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My days are gliding swiftly by

Full Text

1 My days are gliding swiftly by,
And I, a pilgrim stranger,
Would not detain them as the fly,
Those hours of toil and danger.

Refrain:
For now we stand on Jordan's strand;
Our friends are passing over;
And just before the shining shore
We may almost discover.

2 We'll gird our loins, my brethren dear,
Our heav'nly home discerning;
Our absent Lord has left us word,
Let ev'ry lamp be burning. [Refrain]

3 Should coming days be cold and dark,
We need not cease our singing;
That perfect rest naught can molest,
Where golden harps are ringing. [Refrain]

4 Let sorrow's rudest tempest blow,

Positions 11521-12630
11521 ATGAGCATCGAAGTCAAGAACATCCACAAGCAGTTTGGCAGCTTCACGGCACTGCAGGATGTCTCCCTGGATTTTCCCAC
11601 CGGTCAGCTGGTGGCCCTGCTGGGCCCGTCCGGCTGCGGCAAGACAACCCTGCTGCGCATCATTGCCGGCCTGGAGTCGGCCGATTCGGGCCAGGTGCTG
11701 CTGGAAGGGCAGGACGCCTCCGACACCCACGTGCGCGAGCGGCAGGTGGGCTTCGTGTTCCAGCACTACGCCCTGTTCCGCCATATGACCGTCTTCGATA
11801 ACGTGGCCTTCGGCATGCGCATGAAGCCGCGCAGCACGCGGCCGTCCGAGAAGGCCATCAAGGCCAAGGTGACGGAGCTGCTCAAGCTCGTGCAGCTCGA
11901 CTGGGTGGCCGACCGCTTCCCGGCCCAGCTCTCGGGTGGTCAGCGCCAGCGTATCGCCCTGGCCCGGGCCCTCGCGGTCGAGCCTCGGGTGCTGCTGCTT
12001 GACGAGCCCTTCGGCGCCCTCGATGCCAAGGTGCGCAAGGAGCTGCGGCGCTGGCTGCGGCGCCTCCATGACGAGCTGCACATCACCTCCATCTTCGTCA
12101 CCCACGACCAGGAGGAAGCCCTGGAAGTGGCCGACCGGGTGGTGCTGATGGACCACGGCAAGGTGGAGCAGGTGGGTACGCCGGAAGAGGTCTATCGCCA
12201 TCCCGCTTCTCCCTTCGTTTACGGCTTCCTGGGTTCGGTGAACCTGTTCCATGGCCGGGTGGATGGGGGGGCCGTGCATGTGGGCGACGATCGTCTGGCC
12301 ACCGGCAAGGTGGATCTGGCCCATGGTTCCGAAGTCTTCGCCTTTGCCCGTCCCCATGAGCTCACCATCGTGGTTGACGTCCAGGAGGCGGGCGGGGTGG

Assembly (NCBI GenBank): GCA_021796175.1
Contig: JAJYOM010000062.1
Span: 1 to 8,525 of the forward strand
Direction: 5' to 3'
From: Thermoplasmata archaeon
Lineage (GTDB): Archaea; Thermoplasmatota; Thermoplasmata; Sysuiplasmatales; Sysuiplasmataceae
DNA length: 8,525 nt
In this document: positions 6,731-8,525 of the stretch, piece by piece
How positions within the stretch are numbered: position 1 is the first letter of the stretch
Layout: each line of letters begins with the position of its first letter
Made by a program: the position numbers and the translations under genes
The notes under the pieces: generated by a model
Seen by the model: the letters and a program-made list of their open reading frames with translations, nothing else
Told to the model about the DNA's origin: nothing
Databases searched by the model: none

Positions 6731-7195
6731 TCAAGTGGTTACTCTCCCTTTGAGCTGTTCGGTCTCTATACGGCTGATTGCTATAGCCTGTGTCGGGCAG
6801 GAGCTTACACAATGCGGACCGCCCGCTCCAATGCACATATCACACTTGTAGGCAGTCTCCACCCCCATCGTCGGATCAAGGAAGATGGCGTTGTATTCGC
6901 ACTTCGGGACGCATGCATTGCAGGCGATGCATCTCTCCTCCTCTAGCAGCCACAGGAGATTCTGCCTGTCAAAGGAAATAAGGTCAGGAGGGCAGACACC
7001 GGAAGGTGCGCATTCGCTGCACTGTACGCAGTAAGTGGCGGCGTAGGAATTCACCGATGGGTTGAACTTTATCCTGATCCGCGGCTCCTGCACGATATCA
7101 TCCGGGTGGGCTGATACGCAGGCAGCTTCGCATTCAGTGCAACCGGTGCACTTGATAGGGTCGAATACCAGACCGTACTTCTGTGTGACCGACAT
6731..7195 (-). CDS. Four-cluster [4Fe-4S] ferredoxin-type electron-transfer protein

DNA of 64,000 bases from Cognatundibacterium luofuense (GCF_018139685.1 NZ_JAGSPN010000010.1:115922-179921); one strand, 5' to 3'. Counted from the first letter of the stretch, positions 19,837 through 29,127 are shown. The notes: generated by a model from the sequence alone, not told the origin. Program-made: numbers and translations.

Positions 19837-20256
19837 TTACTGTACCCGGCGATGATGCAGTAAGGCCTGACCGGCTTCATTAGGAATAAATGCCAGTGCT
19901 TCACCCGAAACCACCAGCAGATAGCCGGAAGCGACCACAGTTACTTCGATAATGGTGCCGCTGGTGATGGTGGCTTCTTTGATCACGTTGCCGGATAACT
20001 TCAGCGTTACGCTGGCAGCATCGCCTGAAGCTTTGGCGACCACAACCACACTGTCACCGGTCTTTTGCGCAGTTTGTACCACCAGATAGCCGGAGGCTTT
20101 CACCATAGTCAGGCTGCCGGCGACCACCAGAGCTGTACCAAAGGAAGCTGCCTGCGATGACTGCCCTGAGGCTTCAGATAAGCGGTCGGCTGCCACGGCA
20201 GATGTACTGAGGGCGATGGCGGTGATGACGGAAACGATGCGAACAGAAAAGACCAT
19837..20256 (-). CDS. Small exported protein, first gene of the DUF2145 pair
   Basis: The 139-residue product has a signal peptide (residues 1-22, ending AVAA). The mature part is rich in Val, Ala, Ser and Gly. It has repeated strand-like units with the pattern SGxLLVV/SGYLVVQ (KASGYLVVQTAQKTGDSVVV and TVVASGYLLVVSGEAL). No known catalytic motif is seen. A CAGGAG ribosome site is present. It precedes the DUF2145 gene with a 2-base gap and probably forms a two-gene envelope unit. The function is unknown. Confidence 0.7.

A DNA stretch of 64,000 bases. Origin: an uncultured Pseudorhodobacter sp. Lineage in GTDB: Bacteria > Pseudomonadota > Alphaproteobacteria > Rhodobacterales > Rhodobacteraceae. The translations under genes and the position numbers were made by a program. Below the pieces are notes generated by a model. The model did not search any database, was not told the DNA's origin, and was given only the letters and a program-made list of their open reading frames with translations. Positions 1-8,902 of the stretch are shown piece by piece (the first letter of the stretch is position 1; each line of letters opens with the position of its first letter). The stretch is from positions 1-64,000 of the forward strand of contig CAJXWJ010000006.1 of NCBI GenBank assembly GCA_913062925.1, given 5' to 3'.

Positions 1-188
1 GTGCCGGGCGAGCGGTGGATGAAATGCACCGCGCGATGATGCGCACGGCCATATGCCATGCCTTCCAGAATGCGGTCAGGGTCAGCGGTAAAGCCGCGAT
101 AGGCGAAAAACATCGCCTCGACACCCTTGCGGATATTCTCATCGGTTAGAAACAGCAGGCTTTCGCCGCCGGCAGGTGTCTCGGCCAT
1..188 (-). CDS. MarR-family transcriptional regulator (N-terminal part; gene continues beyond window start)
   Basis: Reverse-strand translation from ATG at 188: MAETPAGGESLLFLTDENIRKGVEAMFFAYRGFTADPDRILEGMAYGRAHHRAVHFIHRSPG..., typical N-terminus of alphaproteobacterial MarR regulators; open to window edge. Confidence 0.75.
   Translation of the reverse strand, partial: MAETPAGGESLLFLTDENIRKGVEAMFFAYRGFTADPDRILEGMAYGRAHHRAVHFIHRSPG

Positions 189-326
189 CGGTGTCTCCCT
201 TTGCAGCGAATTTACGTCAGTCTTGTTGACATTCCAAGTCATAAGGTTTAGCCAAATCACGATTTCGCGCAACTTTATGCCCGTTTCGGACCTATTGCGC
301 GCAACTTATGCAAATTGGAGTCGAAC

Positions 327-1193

Each chord on earth to sever,
Our King says "Come!" and there's our home,
Forever, and forever, [Refrain]

Source: Victory Songs: For the Church, Sunday School and Evangelistic Services. #253

Author: David Nelson

Nelson, David, M.D., son of Henry Nelson, was born near Jonesborough, East Tennessee, Sept. 24, 1793. He graduated at Washington College, Virginia, in 1810, and took his M.D. degree at Philadelphia in 1812. He acted for some time as a surgeon in the war against Great Britain. During that time he became an infidel, but returning to the faith, he, in 1823, resigned medicine and took up theology, and subsequently became a Presbyterian Minister. He held several appointments, and founded two manual-labour colleges, one at Greenfields, and the second near Quincy, Illinois. He died Oct. 17, 1844. His hymn, "My days are gliding swiftly by" (Death Anticipated), was written in 1835, to be sung to the tune of "Lord Ullin's Daughter." It is exceedingly… Go to person page >

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